12. By contrast, as the Panel accepted, the letter from Great Zimbabwe Realtors dated 19 March 2009 did show that she had US $750 available over the relevant period. However, they placed no reliance upon it, inter alia, because it post-dated the application. With respect that is not correct. As the Tribunal pointed out in NA (at [66]-[67]), the effect of s.85(4) of the Nationality, Immigration and Asylum Act 2002 is that the Tribunal may take into account evidence on appeal that was not submitted with the application (or indeed which post-dates it) providing that the evidence relates to the funds available during the three month period prior to the application. That is precisely what this letter did. The Panel was, nevertheless, correct not to take the document into account because it does not fall within the documentation required by the Guidance. It relates to an “overseas account” (albeit not a personal bank account) and there is no letter from the “home regulator” in Zimbabwe confirming the funds as required by para 96(iv) of the Guidance. The Guidance is mandatory and only the specified documents will suffice to prove the requisite funds were held by the Appellant (NA at [47] and [51]).
13. Consequently, for reasons which differ only slightly from those of the Panel, we agree that the two documents relied upon by the Appellant did not fall within the Guidance and thus the Panel were right to conclude that the Appellant had failed to show that she had £800 available to her in the three months prior to her application. For these reasons, the Panel’s decision to dismiss the appeal in respect of para 245Z discloses no material error of law and must stand.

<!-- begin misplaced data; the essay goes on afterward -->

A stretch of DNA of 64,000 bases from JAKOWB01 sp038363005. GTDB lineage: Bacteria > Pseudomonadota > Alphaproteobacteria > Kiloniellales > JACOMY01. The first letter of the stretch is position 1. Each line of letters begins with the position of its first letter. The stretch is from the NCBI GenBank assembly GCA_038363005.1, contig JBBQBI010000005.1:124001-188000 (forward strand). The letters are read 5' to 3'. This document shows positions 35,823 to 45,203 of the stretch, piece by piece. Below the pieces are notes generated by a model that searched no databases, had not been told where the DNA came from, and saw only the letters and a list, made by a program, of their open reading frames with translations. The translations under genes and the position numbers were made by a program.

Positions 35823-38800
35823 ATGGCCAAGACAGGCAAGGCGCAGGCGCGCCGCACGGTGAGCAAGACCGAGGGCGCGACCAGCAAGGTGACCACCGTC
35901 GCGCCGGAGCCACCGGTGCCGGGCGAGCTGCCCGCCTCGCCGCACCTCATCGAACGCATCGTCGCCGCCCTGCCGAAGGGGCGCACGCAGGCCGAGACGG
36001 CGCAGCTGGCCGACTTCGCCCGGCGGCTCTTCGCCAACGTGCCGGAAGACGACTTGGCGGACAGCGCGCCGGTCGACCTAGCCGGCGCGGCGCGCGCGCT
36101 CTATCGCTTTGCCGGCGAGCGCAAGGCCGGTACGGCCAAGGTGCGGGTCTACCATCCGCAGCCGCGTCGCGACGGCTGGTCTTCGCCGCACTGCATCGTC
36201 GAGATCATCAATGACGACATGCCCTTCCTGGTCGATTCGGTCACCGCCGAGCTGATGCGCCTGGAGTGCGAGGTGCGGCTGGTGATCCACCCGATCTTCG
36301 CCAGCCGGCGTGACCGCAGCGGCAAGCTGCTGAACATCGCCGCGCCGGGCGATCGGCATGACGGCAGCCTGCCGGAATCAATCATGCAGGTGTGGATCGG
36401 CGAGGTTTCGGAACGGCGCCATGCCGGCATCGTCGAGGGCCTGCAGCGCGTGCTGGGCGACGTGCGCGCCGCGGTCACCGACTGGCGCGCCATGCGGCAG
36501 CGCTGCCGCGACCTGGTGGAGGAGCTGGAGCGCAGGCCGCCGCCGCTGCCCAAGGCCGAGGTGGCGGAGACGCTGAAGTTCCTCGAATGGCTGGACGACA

14. At the conclusion of the case Mr Howells pointed out that the appeal before the Panel had proceeded on a false premise. Because the Appellant had a dependent child, the amount of cash funds which she had to have available was not £800 (as had been the common ground between the parties) but, in fact, £1333 to reflect an additional element of £533 for each dependant). He referred us to the UK Border Agency’s, Points Based System (Dependants) – Policy Guidance at para 30. Ms Aslam did not challenge this. We are grateful to Mr Howells for drawing this to our attention. It is unfortunate that the Panel was not referred to the relevant Guidance. Had this been drawn to the Panel’s attention, it is clear that the Appellant could not have established she had that amount in funds available to her even if the two documents she relied upon should have been taken into account. The main point at issue in the appeal simply did not arise.
Article 8
15. In addition to dealing with the Appellant’s claim under the Immigration Rules, the Panel considered whether the Respondent’s decision breached the Article 8 rights of the Appellant and her daughter (aged 13) who lives with her in the UK. The latter’s rights are to be taken into account following the House of Lords’ decision in Beoku-Betts v SSHD [2008] UKHL 39.
16. At para 22 of their determination, the Panel concluded that there would be no interference with their family life as that could be resumed in Zimbabwe and, in any event, it was not disproportionate to require the Appellant and her daughter to return to Zimbabwe to resume their family life.
17. The Panel’s conclusion in respect of the Appellant and her daughter’s family life is, perhaps, not surprising. Ms Aslam submitted, however, that the Panel erred in law in focussing exclusively upon family life. They wholly failed to consider the effect of removal upon the Appellant and her daughter’s private life in the UK. That right was both engaged and breached in the circumstances of this case. In particular, she submitted that the Appellant’s opportunity to gain post-study work experience and the effect upon her daughter of ending her schooling in the UK if she had to return to Zimbabwe engaged the right to respect for the private life of both the Appellant and her daughter.